Two accounts suggest that whilst Isaac Newton was at the University of Cambridge busily studying and experimenting he was frequently disturbed by a queen and her kittens scratching at the door of his office. As this was disrupting his work, it is said that he asked the Cambridge carpenter to saw a couple of holes in the door to allow his feline friends access at will. One account bore witness of the holes, and the story was repeated many years later by an anonymous author. Whilst this is possibly anecdotal it would be nice to think that despite being such a busy mathematician and physicist that Isaac Newton took the time to ensure that the cats were able to come and go from his office as they pleased through this very simple yet effective early “cat flap”.
Nikola Tesla was a Serbian-American inventor; best known for his contributions to the design of the modern alternating current electricity supply system. Quite how he came to first investigate electricity is an extraordinary tale involving his cat “Macak”. One cold evening, the three year old Tesla was stroking the cat, and was astonished to find that the contact of his hand on Macak’s fur produced a shower of sparks and a sheet of light. Tesla’s father attributed the phenomenon to electricity describing it as “the same thing you see through the trees in a storm. Tesla went on to work for Thomas Edison in 1884 in New York, but soon struck out on his own setting up laboratories and companies to develop a range of electrical devices including a patented AC induction motor and transformer. Whilst Edison is generally more widely acclaimed than Tesla for his electrical engineering achievements, we shouldn’t forget the little boy and his cat who were early pioneers.
In 2009, a study entitled “Lateralized behaviour in the domestic cat,Felis silvestris catus” was published in the Journal of Animal Behaviour. The behaviour of 42 domestic cats (21 male and 21 female) was observed by Deborah Wells and Sarah Millsopp, who concluded that when performing dexterous tasks, male cats favour their left paw, and females their right. The cats were encouraged to extract some tuna from a jar that was too small for their heads, and 20 of the female cats used their right paw. Of the males, 20 used their left paw, whilst one proved ambidextrous! In an easier task (pawing at a suspended or dragged toy), all of the cats wielded their right and left paws almost equally. Wells believes that hormonal differences may explain the sex differences in the more complex task as previous research has linked prenatal testosterone exposure to left-handedness. Studies of horses and dogs have also revealed similar sex biases.
Although cats cannot see distant objects as well as people, and they are not able to see in such high resolution or distinguish as many colours as we can, their night vision is far better than ours. This is partly because their eyes have 6 to 8 times more rod cells, which are more sensitive to low light, than us. Kerry Ketring (a veterinary surgeon at the All Animal Eye Clinic in Whitehall, Michegan) explains: “Their elliptical eye shape and larger corneas and tapetum (a layer of tissue that may reflect light back to the retina) help gather more light as well. The tapetum may also shift the wavelengths of light that cats see, making prey or other objects silhouetted against a night sky more prominent.”
It’s quite well known that cats cannot taste sweetness. This is believed to be due to the lack of 247 base pairs of amino acids that make up the DNA of the Tas1r2 gene, but it may be that because cats choose not to eat sweet food they no longer have this code. Interestingly, cats appear to be alone here. Other carnivores including the mongoose and hyena do have the sweet gene. Cats have far fewer taste buds than people (only around 470 compared to our 9000), but they do have a special ability to taste something that we can’t – a compound called adenosine triphosphate (ATP) which supplies the energy in every living cell. Joe Brand, biochemist and associate director at the Monell Chemical Senses Center in Philadelphia says: “Although meat does not contain very much ATP, it is a signal for meat.”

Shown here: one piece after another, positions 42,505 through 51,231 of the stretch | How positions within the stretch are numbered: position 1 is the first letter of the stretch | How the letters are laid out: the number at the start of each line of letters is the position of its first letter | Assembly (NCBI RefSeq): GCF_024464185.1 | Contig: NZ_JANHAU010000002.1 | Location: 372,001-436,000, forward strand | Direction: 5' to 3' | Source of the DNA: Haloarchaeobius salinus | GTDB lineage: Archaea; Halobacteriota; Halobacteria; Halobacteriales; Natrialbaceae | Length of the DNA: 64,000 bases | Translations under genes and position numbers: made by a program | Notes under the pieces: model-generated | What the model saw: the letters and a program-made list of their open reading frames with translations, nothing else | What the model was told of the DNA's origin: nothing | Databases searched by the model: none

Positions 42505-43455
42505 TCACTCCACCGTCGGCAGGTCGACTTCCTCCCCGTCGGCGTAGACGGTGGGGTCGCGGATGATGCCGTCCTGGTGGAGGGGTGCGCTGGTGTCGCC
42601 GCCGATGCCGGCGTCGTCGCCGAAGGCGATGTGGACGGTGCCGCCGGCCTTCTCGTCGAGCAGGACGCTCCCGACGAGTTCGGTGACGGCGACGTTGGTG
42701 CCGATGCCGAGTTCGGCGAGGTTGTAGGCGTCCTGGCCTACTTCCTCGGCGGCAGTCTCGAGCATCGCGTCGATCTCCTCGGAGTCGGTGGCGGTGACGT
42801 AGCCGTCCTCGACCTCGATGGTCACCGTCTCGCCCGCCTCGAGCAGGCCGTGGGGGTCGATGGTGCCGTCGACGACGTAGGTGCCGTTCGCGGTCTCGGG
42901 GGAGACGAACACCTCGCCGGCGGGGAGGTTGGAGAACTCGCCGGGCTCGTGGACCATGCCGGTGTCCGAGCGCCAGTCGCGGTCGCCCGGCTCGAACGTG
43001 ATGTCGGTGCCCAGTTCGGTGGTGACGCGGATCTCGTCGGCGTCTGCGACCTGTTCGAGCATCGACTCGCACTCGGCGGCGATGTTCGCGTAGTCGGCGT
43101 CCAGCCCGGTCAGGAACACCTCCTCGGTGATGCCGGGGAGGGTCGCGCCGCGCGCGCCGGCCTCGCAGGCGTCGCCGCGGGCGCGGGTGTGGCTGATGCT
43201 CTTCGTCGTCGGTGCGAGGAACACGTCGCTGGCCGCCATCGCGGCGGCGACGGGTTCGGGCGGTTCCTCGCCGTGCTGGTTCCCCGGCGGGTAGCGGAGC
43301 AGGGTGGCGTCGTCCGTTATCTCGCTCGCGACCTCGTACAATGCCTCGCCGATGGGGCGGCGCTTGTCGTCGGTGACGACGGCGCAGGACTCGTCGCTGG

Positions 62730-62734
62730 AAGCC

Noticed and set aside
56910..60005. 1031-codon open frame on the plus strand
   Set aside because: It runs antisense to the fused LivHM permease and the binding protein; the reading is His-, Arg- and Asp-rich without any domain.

Feline sightings at Disneyland go back to 1955 soon after the park opened. In fact, Walt Disney himself discovered a large population of flea-ridden cats inhabiting Sleeing Beauty’s castle when he was inspecting it with a view to creating an attraction inside it. Cats were probably not quite what he had in mind! The Disney company decided that the cats should be offered to the cast as this was more humane (and acceptable to the general public) than “eliminating” them. Some cats remained who lived outside of the castle, and numbers grew again as they bred, and others joined them to hunt on the mice who also inhabited the park. Since the mice were more of a problem than the cats, it was decided that the cats could stay so that they could hunt the rodents. Guests are not encouraged to get too close to the cats, but any that become too tame are adopted by staff, as are litters of kittens. There are feeding stations for the cats at various locations, and cat spotting is most likely at the Hungry Bear Restaurant in Disneyland, Taste Pilot’s Grill at DCA and White Water Snacks at the Grand Californian.
Cats purr for several reasons:
Nobel Literature Prize writer Ernest Hemingway was given a white polydactyl cat by a ship's captain. This started off quite an obsession for Hemingway, and he collected some 50 of these 6 toed felines. Today, some of the descendents remain in the house, grounds and museum, and they are very popular with visitors. The cats are well cared for by the museum staff, and receive regular veterinary care, but they have courted some controversy over the years with the Department of Agriculture ruling that a federal license was required since they deemed the cats a “living, breathing exhibit”. The cats however remain, and they even have their own cemetery.